This week, AI experts, politicians, and CEOs will gather to ask an important question: Can the United States, China, or anyone else agree on how artificial intelligence should be used and controlled? From a report: The World Economic Forum, the international organization that brings together the world's rich and powerful to discuss global issues at Davos each year, will host the event in San Francisco. The WEF will also announce the creation of an "AI Council" designed to find common ground on policy between nations that increasingly seem at odds over the power and the potential of AI and other emerging technologies.
The issue is of paramount importance given the current geopolitical winds. AI is widely viewed as critical to national competitiveness and geopolitical advantage. The effort to find common ground is also important considering the way technology is driving a wedge between countries, especially the United States and its big economic rival, China. "Many see AI through the lens of economic and geopolitical competition," says Michael Sellitto, deputy director of the Stanford Institute for Human-Centered AI. "[They] tend to create barriers that preserve their perceived strategic advantages, in access to data or research, for example."Read Replies (0)
By msmash from Slashdot's for-what-it-is-worth department
Asus always likes to use its hometown trade show of Computex, which also happens to be the world's biggest computer hardware event, to show off a wide and occasionally wild lineup of new products. And it's really outdone itself this time -- the headline announcement is one of the most decadent laptops ever created. From a report: The ZenBook Pro Duo has not one, but two 4K screens. (At least if you're counting horizontal pixels.) There's a 15-inch 16:9 OLED panel where you'd normally find the display on a laptop, then a 32:9 IPS "ScreenPad Plus" screen directly above the keyboard that's the same width and half the height. It's as if Asus looked at the MacBook Pro Touch Bar and thought "what if that, but with 32 times as many pixels?"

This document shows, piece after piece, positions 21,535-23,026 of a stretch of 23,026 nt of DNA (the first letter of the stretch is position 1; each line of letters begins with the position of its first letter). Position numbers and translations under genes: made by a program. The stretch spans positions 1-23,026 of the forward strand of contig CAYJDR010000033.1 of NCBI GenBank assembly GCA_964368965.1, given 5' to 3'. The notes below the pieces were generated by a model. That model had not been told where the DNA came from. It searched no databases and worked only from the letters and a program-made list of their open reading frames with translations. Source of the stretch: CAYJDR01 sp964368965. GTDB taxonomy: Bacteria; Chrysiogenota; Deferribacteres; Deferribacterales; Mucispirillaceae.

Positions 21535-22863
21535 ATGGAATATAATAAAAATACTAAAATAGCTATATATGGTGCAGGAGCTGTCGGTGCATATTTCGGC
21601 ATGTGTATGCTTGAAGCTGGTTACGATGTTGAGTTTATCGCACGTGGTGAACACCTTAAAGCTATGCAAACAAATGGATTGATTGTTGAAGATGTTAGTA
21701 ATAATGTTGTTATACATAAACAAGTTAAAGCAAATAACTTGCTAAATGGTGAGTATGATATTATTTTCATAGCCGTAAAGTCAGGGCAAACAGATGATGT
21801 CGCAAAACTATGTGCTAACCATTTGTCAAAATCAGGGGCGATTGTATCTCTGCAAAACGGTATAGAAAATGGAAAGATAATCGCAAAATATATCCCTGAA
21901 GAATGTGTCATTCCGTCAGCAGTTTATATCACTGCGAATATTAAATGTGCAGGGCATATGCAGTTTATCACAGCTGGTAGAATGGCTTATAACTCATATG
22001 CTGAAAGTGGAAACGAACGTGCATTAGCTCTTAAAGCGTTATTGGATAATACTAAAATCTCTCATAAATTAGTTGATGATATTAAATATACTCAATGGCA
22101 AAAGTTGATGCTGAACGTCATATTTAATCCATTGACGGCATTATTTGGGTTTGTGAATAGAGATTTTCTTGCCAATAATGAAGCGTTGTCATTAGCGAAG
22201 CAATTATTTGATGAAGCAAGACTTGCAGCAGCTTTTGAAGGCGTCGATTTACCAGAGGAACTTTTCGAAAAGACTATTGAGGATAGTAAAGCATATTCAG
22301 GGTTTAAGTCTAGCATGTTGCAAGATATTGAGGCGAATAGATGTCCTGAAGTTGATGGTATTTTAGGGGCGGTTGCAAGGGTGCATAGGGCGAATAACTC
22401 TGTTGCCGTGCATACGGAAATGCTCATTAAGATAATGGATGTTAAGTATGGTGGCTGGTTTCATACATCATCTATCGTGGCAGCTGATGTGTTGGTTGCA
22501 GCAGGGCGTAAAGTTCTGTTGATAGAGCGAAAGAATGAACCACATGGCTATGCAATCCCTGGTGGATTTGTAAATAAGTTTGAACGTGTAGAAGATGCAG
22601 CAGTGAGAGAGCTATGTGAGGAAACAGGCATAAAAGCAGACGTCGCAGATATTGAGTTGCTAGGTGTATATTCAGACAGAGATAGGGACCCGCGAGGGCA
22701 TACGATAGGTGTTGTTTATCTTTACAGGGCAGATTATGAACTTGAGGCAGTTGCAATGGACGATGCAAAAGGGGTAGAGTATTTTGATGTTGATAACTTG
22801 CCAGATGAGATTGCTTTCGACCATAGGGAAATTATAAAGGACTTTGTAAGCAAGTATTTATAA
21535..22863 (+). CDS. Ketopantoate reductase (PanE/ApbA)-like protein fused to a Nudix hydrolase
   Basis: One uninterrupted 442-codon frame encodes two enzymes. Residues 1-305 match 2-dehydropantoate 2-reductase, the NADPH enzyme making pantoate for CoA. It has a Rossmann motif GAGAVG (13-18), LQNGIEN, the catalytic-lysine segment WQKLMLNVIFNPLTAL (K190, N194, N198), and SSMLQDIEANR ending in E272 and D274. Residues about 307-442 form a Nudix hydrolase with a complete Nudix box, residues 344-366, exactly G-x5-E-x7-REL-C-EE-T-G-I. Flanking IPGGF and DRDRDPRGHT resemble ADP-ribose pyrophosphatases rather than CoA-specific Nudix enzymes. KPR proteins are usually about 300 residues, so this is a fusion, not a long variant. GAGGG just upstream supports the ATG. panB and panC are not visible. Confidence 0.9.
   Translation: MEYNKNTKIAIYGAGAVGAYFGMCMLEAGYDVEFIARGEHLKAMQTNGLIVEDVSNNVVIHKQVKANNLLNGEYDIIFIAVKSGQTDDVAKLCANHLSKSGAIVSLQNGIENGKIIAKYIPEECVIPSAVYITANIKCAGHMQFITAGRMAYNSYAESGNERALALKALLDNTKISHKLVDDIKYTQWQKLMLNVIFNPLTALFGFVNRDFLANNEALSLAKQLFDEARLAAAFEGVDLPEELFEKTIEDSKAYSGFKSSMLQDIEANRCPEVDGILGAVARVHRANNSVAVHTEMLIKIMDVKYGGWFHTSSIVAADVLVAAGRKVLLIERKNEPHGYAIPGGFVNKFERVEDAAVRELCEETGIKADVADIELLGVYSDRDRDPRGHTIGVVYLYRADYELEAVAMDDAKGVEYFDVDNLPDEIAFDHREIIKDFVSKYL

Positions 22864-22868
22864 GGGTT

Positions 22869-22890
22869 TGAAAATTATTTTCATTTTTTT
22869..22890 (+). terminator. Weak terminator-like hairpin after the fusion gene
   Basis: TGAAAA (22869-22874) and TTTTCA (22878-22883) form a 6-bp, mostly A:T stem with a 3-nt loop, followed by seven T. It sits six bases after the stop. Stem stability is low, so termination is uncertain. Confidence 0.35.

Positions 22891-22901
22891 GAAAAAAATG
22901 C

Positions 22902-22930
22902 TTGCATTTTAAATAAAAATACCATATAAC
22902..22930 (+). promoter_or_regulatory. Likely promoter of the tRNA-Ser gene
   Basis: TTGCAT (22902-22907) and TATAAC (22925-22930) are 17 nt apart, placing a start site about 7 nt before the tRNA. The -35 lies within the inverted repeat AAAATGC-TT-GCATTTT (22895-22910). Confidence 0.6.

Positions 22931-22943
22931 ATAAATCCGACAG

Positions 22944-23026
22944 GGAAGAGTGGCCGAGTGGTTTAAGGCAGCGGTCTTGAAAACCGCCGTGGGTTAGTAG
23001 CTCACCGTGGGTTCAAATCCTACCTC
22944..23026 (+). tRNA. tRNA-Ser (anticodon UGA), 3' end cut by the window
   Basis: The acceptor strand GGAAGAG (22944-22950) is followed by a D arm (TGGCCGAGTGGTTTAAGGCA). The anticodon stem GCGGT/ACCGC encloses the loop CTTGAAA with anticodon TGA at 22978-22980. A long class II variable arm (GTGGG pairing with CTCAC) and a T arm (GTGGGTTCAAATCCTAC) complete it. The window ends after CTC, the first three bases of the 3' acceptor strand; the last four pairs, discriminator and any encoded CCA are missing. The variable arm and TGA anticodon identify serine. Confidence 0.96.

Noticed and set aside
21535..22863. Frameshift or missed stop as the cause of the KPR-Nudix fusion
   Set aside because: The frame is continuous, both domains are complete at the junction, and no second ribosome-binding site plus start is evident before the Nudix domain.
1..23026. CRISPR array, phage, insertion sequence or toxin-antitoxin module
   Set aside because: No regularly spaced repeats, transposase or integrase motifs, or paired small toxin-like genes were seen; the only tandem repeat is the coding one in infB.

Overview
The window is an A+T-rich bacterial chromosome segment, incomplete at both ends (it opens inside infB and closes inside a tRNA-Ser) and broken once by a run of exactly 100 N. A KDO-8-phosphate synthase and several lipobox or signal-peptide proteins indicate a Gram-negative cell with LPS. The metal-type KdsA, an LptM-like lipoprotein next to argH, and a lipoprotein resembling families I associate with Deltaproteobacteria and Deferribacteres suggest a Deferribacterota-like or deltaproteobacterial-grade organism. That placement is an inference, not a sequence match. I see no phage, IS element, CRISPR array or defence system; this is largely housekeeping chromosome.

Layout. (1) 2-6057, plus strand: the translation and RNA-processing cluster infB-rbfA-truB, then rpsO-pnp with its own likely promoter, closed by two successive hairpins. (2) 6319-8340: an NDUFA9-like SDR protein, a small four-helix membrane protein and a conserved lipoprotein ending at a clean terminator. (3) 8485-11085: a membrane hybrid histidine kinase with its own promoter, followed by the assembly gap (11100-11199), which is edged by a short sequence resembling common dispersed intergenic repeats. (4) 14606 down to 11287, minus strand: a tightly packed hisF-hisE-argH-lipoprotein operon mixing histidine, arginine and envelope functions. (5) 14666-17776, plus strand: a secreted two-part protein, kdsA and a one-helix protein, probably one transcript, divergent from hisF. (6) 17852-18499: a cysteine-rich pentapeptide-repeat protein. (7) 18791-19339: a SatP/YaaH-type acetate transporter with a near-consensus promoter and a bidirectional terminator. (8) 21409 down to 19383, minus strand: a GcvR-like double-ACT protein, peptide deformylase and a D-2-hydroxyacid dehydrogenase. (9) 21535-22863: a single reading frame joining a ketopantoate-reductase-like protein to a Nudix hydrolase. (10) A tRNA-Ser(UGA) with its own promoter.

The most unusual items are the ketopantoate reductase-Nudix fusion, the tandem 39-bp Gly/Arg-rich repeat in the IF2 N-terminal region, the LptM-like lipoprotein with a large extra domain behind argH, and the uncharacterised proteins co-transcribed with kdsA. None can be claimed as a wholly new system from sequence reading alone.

Unlike the Touch Bar, though, the ScreenPad Plus doesn't take anything away from the ZenBook Pro Duo, except presumably battery life. Asus still included a full-sized keyboard with a function row, including an escape key, and the trackpad is located directly to the right. The design is very reminiscent of Asus' Zephryus slimline gaming laptops -- you even still get the light-up etching that lets you use the trackpad as a numpad. [...] Asus has built some software for the ScreenPad Plus that makes it more of a secondary control panel, but you can also use it as a full-on monitor, or even two if you want to split it into two smaller 16:9 1080p windows. [...] No word on pricing yet.Read Replies (0)
By msmash from Slashdot's closer-look department
Few home-grown Google products have been as successful as Chrome. Launched in 2008, it has more than 63% of the market and about 70% on desktop computers, according to StatCounter data. Mozilla's Firefox is far behind, while Apple's Safari is the default browser for iPhones. Microsoft's Internet Explorer and Edge browsers are punchlines. From a report: Google won by offering consumers a fast, customizable browser for free, while embracing open web standards. Now that Chrome is the clear leader, it controls how the standards are set. That's sparking concern Google is using the browser and its Chromium open-source underpinnings to elbow out online competitors and tilt entire industries in its favor. Most major browsers are now built on the Chromium software code base that Google maintains. Opera, an indie browser that's been used by techies for years, swapped its code base for Chromium in 2013. Even Microsoft is making the switch this year. That creates a snowball effect, where fewer web developers build for niche browsers, leading those browsers to switch over to Chromium to avoid getting left behind.